Brian and Christine
The Silverstone jet pulled into its special hanger at 9:05 p.m. Brian got off with his two pieces of luggage and saw a limo waiting; the driver was standing by the rear door.
“Mr. Sims?” he said as Brian approached.
The driver opened the door for him. Brian got in with his bags and the driver closed the door, went around to the driver’s side and got in.
Meanwhile Brian looked at the driver’s license and chauffeur’s name and number. His name was Al Ochs.
Brian leaned over, gave his address and said “Mr. Ochs, it’s my daughter’s 11th birthday today and I don’t want to miss it.”
“Yes, sir” said Al, flipped the car into gear and took off.
The limo went like a big black bullet through the traffic and along the freeway. They reached Brian’s house at 9:55. Brian reached over and slapped a $50 bill into Al’s hand, got out of the limo with his two bags and closed the door.
When he entered the house the lights were off in the living room. He put his suitcase down and took the box with Christy’s present into the library, opened the box and put the present on the floor, then came out closing the library door.
Wendy came out of the bedroom still dressed. They kissed. “I’m so glad you made it. Christy was so unhappy that you weren’t here.”
“Well it was a close call but here I am.”
“How was the trip?”
“Very interesting. Myron promoted me to director. I’m going to be famous.”
“That’s fine with me. Congratulations Three Toes.”
“Is she still awake, I hope?”
“I think so. She’s probably watching her TV or playing with her new computer. She’s absolutely delighted with everything. I’ll go knock.” Wendy started down towards Christy’s room, then stopped and turned. “By the way. We went to court yesterday, all the documents from the Connecticut courts have been withdrawn. The judge took one look at Christy and nodded. The adoption has gone through. She’s legally our daughter now.”
Wendy went to Christy’s door and knocked. “Christy?”
“Yes?” came a voice from inside.
The door opened wide and Christy came funning down the hall. She threw her arms around him in a big hug.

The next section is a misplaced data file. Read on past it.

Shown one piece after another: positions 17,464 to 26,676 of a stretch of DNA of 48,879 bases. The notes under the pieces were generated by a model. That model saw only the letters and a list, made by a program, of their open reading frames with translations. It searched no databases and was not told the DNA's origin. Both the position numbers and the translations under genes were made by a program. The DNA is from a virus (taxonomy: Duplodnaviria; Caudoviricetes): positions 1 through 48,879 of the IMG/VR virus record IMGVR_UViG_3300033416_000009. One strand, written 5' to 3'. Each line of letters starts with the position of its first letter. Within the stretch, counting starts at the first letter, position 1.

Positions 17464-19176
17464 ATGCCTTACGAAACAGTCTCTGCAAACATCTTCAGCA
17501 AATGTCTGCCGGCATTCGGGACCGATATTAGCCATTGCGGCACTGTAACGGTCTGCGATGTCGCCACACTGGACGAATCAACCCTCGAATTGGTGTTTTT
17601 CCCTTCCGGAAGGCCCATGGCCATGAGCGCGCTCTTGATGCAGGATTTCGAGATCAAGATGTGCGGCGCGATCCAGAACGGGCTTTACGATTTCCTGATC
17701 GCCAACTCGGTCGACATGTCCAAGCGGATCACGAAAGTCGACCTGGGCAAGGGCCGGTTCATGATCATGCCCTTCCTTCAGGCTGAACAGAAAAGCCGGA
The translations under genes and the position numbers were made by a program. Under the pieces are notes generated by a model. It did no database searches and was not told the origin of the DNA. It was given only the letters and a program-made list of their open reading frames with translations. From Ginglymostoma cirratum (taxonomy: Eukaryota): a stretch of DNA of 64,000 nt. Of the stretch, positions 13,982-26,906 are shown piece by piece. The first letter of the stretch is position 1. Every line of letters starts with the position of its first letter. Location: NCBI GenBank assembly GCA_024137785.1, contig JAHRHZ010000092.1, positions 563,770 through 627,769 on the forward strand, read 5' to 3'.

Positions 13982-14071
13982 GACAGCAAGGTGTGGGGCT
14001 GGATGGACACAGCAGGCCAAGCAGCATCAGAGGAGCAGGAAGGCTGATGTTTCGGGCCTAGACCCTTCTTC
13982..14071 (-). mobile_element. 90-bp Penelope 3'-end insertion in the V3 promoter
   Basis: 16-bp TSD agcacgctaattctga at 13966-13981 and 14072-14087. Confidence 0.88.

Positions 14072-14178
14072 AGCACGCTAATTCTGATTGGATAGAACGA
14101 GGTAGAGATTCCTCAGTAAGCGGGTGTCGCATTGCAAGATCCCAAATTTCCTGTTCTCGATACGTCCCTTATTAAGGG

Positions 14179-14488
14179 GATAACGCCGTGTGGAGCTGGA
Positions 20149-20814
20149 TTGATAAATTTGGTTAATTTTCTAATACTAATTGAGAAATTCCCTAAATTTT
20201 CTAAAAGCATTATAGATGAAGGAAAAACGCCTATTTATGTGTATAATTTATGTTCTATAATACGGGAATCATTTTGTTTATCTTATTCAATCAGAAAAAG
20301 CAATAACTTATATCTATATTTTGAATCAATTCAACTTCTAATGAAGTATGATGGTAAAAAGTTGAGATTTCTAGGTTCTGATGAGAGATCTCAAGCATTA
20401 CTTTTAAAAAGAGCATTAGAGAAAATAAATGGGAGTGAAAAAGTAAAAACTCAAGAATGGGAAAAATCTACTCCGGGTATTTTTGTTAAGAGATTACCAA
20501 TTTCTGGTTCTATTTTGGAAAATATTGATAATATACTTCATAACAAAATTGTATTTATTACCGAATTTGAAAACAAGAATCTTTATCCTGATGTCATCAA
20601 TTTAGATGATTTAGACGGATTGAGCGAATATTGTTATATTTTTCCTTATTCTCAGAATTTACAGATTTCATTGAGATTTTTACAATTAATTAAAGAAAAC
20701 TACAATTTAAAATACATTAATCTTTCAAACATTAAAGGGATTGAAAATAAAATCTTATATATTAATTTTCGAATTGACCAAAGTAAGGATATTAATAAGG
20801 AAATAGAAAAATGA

“Oh Brian, I’m so glad you’re here I was afraid you weren’t coming. It’s my birthday.”
“We saved you a piece of cake.”
“Good, I’m glad. I brought you something.”
“A present. For your birthday.”
“What is it?”
“It’s in the next room.” She started for the library. “No” he said. “Sit down, I’ll get it.”
He went back into the library and then came out, leaving the door open.
Christy frowned and said “Where is it?”
Just at that moment and orange colored, furry face with white whiskers appeared at the door peering into the room.
Christy gasped, jumped up and shouted “FLICKER!” She ran over and scooped up Flicker in her arms. “Flicker. Oh, Flicker.” She held Flicker up to her cheek. Flicker rubbed her face on Christy’s cheek, stretched out her paws, relaxed and started purring.
“Oh, I’m so happy. Dad, thank you. Thank you, Mom. This is the best birthday I ever had in my whole life!”
Of Book Three
It’s 27 years later, Christy, is now known as C. Flynn, successful New York painter, sculptor and graphic designer and in private life is known as Christine Flynn-Hunter, married to John Hunter, architect and builder, eldest son of Nathan MooseHunter and his wife, Maiona, of the Navajo Reservation in Colorado. John and Christy have two children, both boys.
She was visiting Los Angeles to attend the opening of an exhibit of her works. She was walking down Hollywood Boulevard on her way to a meeting when she looked down and saw, embedded in the sidewalk, a bronze star, with the figure of a movie camera and the name BRIAN SIMS. She quietly asked “Did we make it, Dad?” and a silent answer whispered in her mind “We made it.”
She smiled, stepped carefully around it and walked on.